Who is At Fault in the Event of a Truck Accident?
Trucks can be quite dangerous in the event of a collision, especially due to their weight, size, and slowed down reaction time. For someone driving a regular-sized vehicle, the injuries and aftermath can be disastrous. While this may indicate that determining fault should be straightforward, as the truck driver is likely the one to blame, this isn’t always the case. In the event of a trucking accident, there are a number of steps taken before any party is deemed responsible.
Determining fault requires a thorough investigation of a number of factors. First and foremost, the truck driver’s behavior is inspected, including whether or not the driver was driving safely, within the speed limit, and without negligence. The next step in an investigation involves the truck itself, as the accident may have been caused due to a lack of maintenance or repair, or a faulty part. If this is found to be the reason behind the accident, the manufacturing company is likely to be liable for any injuries or damages incurred. If the driver is found to be improperly trained, the trucking company is then held responsible for failing to responsibly uphold Federal Motor Carrier Safety Regulations. Lastly, the contents of the truck are also considered in an investigation, as heavy or improperly stored cargo may have a severely hazardous effect.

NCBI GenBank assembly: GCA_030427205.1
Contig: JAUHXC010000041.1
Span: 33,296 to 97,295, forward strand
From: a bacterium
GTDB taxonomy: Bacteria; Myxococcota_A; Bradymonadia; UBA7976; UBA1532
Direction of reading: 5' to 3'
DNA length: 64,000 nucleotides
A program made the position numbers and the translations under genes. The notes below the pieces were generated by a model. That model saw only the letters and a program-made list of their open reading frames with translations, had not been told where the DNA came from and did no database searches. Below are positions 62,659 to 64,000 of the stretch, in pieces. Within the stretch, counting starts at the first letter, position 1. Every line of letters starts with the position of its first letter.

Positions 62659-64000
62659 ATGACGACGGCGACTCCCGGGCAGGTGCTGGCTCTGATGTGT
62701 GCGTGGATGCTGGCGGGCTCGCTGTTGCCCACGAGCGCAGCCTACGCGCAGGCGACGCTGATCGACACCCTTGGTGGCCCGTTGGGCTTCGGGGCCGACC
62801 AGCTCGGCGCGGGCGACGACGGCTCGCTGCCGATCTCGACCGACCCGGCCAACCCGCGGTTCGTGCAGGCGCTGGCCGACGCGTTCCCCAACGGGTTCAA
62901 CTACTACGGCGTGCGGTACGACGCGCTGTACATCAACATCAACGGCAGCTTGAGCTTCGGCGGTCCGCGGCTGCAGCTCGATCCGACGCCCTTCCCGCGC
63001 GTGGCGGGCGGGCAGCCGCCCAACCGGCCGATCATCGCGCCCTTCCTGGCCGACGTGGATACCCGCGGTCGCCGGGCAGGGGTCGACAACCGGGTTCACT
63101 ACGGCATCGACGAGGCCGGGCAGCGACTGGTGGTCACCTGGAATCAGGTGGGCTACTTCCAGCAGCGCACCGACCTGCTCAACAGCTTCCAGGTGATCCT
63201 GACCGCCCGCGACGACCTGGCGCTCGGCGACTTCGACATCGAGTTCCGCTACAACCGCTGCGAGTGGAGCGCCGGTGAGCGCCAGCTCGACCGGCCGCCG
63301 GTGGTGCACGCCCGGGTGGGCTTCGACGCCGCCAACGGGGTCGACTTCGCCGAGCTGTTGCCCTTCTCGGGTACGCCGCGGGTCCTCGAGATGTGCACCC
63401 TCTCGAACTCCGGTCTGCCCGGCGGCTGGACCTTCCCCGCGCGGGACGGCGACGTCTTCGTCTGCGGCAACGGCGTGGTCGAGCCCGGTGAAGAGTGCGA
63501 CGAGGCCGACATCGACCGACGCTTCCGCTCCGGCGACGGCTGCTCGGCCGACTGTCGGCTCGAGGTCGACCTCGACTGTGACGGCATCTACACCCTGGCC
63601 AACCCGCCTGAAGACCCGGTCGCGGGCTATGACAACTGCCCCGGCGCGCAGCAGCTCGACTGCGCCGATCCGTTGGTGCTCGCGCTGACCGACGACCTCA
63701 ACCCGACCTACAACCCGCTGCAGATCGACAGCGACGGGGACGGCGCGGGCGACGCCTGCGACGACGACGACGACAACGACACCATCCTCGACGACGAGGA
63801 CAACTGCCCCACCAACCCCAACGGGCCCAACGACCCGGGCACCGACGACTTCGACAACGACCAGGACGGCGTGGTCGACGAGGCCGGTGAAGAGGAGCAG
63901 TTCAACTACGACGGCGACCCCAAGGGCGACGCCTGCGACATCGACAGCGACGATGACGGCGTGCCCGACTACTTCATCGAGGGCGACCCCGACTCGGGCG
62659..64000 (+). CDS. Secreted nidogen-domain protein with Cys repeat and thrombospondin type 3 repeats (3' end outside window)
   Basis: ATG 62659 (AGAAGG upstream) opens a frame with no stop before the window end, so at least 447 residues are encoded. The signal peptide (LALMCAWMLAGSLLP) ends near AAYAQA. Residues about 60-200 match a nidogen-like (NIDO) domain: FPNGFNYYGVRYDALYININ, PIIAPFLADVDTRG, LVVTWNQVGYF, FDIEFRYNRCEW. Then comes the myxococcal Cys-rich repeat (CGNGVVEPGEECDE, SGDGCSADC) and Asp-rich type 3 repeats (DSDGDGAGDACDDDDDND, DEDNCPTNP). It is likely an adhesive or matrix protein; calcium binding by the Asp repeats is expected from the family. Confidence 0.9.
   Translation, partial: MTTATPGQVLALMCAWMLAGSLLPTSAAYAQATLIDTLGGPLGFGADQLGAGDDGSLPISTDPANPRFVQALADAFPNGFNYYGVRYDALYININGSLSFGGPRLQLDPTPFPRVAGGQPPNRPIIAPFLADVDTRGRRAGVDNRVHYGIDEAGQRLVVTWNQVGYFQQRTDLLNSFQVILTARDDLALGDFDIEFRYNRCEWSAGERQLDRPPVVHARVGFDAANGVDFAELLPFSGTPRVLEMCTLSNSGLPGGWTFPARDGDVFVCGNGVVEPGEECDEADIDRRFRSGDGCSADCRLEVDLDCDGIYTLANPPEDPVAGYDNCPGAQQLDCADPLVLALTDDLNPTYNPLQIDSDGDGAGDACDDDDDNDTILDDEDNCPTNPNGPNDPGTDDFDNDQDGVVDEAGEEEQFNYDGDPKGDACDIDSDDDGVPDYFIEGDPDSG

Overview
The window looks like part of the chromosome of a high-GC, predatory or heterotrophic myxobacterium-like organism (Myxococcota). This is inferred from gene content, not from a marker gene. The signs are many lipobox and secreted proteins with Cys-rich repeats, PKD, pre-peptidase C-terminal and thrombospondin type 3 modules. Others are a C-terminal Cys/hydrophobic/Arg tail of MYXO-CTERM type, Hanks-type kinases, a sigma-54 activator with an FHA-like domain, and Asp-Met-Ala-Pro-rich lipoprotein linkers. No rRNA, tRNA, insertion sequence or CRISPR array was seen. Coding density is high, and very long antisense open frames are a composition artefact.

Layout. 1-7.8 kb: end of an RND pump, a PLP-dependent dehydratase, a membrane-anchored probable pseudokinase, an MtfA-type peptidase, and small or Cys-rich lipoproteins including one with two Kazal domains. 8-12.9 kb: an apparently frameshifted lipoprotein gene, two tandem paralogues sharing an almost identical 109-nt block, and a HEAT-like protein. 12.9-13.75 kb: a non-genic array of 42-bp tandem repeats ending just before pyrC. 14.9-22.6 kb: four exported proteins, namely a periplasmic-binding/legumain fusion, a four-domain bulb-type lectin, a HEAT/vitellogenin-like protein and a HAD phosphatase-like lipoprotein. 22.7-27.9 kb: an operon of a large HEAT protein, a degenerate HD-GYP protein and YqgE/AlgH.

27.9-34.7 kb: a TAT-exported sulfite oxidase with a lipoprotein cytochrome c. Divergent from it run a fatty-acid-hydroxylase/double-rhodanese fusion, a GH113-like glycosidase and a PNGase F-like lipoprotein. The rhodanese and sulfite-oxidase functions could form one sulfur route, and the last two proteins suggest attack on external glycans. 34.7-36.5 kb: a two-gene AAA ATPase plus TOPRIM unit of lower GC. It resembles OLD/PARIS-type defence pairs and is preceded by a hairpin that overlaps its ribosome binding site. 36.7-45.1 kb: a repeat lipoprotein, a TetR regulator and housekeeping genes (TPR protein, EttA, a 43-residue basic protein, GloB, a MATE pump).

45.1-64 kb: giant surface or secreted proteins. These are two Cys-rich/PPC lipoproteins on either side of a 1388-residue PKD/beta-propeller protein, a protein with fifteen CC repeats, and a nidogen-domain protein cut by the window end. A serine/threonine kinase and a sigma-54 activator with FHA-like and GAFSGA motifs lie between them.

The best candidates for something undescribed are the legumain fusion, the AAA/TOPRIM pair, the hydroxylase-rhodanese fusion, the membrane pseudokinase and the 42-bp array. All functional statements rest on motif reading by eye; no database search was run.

Contact Our San Diego Personal Injury Lawyers Today
If you have been involved in a truck accident, you are likely facing a number of painful injuries, costly medical bills, loss of work or wages, as well as pain and suffering. At Klein, DeNatale, Goldner, Attorneys at Law, we understand just how debilitating this situation can be, which is why we want to do our part to lighten your stress in any way possible. Our San Diego personal injury lawyers will fight for your rights to compensation, and we refuse to back down from any challenges that may arise in your case.
Schedule an initial consultation with a member of our firm today by calling (619) 732-0560.